Osseo-integration in spontaneously regenerated hemi-mandible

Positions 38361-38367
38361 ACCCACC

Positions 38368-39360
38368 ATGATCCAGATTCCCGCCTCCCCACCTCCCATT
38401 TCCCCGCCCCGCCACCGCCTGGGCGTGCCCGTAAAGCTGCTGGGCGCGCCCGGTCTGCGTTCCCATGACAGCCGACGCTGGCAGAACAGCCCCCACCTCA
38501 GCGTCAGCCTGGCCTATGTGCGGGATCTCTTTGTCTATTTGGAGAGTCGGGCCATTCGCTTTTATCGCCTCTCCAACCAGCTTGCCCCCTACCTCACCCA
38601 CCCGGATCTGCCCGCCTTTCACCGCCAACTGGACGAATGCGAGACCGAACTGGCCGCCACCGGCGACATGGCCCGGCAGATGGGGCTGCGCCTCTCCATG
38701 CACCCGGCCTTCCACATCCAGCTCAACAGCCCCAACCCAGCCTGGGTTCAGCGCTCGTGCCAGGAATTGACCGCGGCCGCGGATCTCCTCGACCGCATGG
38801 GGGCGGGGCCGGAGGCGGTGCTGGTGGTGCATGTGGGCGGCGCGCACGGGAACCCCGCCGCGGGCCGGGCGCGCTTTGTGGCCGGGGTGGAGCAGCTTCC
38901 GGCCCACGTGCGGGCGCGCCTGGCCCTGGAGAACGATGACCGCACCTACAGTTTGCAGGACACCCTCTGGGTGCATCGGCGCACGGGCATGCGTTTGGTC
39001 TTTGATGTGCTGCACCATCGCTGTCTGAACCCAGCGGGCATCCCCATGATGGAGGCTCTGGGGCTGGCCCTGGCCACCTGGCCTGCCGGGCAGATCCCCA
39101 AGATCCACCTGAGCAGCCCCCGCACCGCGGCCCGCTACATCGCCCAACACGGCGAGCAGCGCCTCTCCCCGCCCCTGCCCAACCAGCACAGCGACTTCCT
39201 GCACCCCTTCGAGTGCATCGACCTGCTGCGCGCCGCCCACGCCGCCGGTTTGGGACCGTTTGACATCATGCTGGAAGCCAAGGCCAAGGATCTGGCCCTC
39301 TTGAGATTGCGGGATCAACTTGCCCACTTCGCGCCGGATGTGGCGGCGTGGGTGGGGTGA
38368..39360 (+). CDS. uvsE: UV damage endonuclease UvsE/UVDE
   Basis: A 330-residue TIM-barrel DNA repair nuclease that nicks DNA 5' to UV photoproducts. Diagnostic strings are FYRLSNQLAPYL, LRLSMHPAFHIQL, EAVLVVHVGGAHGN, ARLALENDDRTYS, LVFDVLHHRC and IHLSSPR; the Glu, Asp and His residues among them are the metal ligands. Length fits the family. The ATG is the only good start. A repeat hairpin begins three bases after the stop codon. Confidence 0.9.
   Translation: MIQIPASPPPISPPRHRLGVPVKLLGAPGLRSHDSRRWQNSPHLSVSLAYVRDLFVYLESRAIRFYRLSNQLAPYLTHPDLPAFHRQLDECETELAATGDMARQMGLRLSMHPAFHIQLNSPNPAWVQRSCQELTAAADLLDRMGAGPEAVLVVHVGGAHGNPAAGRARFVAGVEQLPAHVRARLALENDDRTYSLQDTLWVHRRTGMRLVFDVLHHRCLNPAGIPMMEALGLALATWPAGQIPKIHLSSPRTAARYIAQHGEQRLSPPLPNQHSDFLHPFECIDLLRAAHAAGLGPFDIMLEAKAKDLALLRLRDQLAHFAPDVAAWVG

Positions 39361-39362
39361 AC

Objective: This article aims to determine the incidence of periapical granuloma from extracted teeth and correlate the clinical diagnoses with the histopathological types of periapical granuloma. Patients and Methods: Over a period of eight months, a prospective study designed as a routine biopsy of recoverable periapical tissues obtained from patients who had single tooth extraction was carried out. Results: One hundred and thirty-six patients participated in the study, with 75 (55.1%) histopathologically diagnosed periradicular lesions. There were 23 (16.9%) cases of periapical granuloma, with a male to female ratio of 2: 1. The lesion presented mostly between the third and fourth decades of life (n=9, 6.6%). Clinically diagnosed acute apical periodontitis was significantly associated with periapical granuloma, with predominantly foamy macrophages and lymphocytes (P<0.05). Conclusion: Periapical granuloma appears to be a less common periapical lesion in this study compared to the previous reports. In contrast to reports that relate to an acute flare of the lesion with abundant neutrophilic infiltration, this study has shown marked foamy macrophages and lymphocytes at the acute phase, which are significantly associated with the clinical diagnosis of acute apical periodontitis. We recommend the classification of periapical granuloma into early, intermediate, and late stages of the lesion, based on the associated inflammatory cells.